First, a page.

Setting a Format for Items Displayed in a List Based Control

You can format the items that you display in a list-based control. For example, if you are displaying a list of monetary values, you can format them all as currency, and they will be displayed in the currency format that is appropriate to the culture the application is running under.

You can set a format for a list-based control by setting the FormatString property at design time. Selecting and clicking the FormatString property in the Properties window launches the Format String Dialog dialog box, shown in Figure 3-3.

Figure 3-3 The Format String Dialog dialog box

The FormattingEnabled property determines whether to use the formatting indicated by the FormatString. When the FormattingEnabled property is set to True, the entries in the control will be displayed in the format indicated by FormatString property.

Custom Format Strings If the preset format strings do not provide the correct format for an item, you can create a custom format string. Table 3-4 describes the characters that can be used to create a custom format string.

Table 3-4 Custom Format String Characters

Character Description

0 Zero placeholder. If the value being formatted has a digit in the position where the '0' appears in the format string, then that digit is copied to the result string. The position of the left-most'0' before the decimal point and the right-most '0' after the decimal point determines the range of digits that are always present in the result string. Note that the "00" specifier causes the value to be rounded to the nearest digit preceding the decimal, where rounding away from zero is always used. For example, formatting 34.5 with "00" would result in the value 35.

# Digit placeholder. If the value being formatted has a digit in the position where the '#' appears in the format string, then that digit is copied to the result string. Otherwise, nothing is stored in that position in the result string. Note that this specifier never displays the '0' character if it is not a significant digit, even if '0' is the only digit in the string. It will display the '0' character if it is a significant digit in the number being displayed. The "##" format string causes the value to be rounded to the nearest digit preceding the decimal, where rounding away from zero is always used. For example, formatting 34.5 with "##" would result in the value 35.

. Decimal separator. The first '.' character determines the loca tion of the first decimal separator in the formatted value. Additional '.' characters are ignored. Note that the actual character used will be the decimal separator determined by the current locale.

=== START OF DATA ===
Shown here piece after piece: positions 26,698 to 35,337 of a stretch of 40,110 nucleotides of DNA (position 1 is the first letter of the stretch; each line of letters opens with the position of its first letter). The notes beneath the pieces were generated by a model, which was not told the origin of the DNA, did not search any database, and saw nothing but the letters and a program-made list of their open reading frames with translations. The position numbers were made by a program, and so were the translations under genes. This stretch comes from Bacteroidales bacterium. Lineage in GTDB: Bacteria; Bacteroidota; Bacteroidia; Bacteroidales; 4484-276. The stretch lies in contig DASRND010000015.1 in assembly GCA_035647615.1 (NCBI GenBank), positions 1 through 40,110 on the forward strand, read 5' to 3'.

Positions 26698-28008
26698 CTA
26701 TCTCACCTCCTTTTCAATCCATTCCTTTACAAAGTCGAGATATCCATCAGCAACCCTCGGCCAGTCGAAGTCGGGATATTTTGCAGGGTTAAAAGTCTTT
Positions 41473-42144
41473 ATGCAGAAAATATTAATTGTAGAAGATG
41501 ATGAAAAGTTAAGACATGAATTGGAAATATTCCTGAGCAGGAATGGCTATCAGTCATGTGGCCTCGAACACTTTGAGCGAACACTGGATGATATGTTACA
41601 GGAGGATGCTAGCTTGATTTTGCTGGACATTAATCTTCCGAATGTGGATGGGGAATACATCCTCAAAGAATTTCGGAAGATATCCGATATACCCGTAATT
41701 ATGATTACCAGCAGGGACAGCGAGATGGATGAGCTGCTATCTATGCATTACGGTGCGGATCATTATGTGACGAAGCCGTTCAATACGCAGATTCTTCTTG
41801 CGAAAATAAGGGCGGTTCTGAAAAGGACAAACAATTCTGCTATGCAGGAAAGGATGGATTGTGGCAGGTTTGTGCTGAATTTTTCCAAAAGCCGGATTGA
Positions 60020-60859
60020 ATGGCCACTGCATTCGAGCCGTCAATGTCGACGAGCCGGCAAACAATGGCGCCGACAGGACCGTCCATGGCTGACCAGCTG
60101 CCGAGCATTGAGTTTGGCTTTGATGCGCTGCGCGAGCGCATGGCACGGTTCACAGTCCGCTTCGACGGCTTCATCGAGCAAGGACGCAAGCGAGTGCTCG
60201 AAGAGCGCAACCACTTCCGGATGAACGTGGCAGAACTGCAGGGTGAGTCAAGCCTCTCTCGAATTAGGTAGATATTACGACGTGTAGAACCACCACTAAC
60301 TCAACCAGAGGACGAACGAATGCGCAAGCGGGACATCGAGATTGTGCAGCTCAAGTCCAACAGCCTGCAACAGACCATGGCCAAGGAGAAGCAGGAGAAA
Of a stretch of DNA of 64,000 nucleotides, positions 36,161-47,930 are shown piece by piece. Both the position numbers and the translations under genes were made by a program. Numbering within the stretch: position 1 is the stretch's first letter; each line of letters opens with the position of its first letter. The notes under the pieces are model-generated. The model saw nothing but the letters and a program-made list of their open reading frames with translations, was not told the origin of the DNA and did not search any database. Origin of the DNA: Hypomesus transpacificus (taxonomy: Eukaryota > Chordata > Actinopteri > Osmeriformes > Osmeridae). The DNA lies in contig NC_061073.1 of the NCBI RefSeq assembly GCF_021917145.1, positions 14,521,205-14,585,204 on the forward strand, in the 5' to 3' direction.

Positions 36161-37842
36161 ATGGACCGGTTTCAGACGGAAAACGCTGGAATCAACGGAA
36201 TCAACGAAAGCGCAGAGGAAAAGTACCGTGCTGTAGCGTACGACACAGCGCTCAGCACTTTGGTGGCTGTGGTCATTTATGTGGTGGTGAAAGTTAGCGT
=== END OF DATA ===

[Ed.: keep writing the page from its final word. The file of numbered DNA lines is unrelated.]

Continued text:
Table 3-4 Custom Format String Characters

Character Description

, Thousands separator and scaling. First, if the format string contains a ',' character between two digit placeholders (0 or #) and to the left of the decimal point if one is present, then the output will have thousand separators inserted between each group of three digits to the left of the decimal separator. The actual character used as the decimal separator in the result string is determined by the NumberGroupSeparator property of the current NumberFormatlnfo that controls formatting.

If the format string contains one or more ',' characters immediately to the left of the decimal point, then the number will be divided by the number of ',' characters multiplied by 1000 before it is formatted. For example, the format string "0,," will represent 100 million as simply 100.

% Percentage placeholder. The presence of the % symbol causes the number represented to be multiplied by 100 before formatting. The % symbol appears in the place that it occurs in the format string.

E0, E+0, E-0, e0, Scientific notation. If any of the strings "E", "E+", "E-", "e", "e+", e+0, e-0 or "e-" are present in the format string and are followed imme diately by at least one '0' character, then the number is formatted using scientific notation with an 'E' or 'e' inserted between the number and the exponent. The number of '0' characters following the scientific notation indicator determines the minimum number of digits to output for the exponent. The "E+" and "e+" formats indicate that a sign character (plus or minus) should always precede the exponent. The "E", "E-", "e", or "e-" formats indicate that a sign character should only precede negative exponents.

\ Escape character. In C#, this character is used to indicate that the character immediately following the '\' is to be interpreted as an escape sequence. In Visual Basic this character has no effect.

Table 3-4 Custom Format String Characters

Character Description

"ABC", 'ABC' Literal strings. Characters enclosed in "" or '' are displayed as literal strings in the formatted string.

; Section separator. The ';' character is used to separate sections for positive, negative, and zero numbers in the format string. You can provide up to three sections in a format string, each containing its own format. These sections should be separated by ';' characters and will be applied to positive, negative, and zero numbers respectively.

Other Characters Other characters in the format string are represented as literal strings.

Was this article helpful?

0 0

Post a comment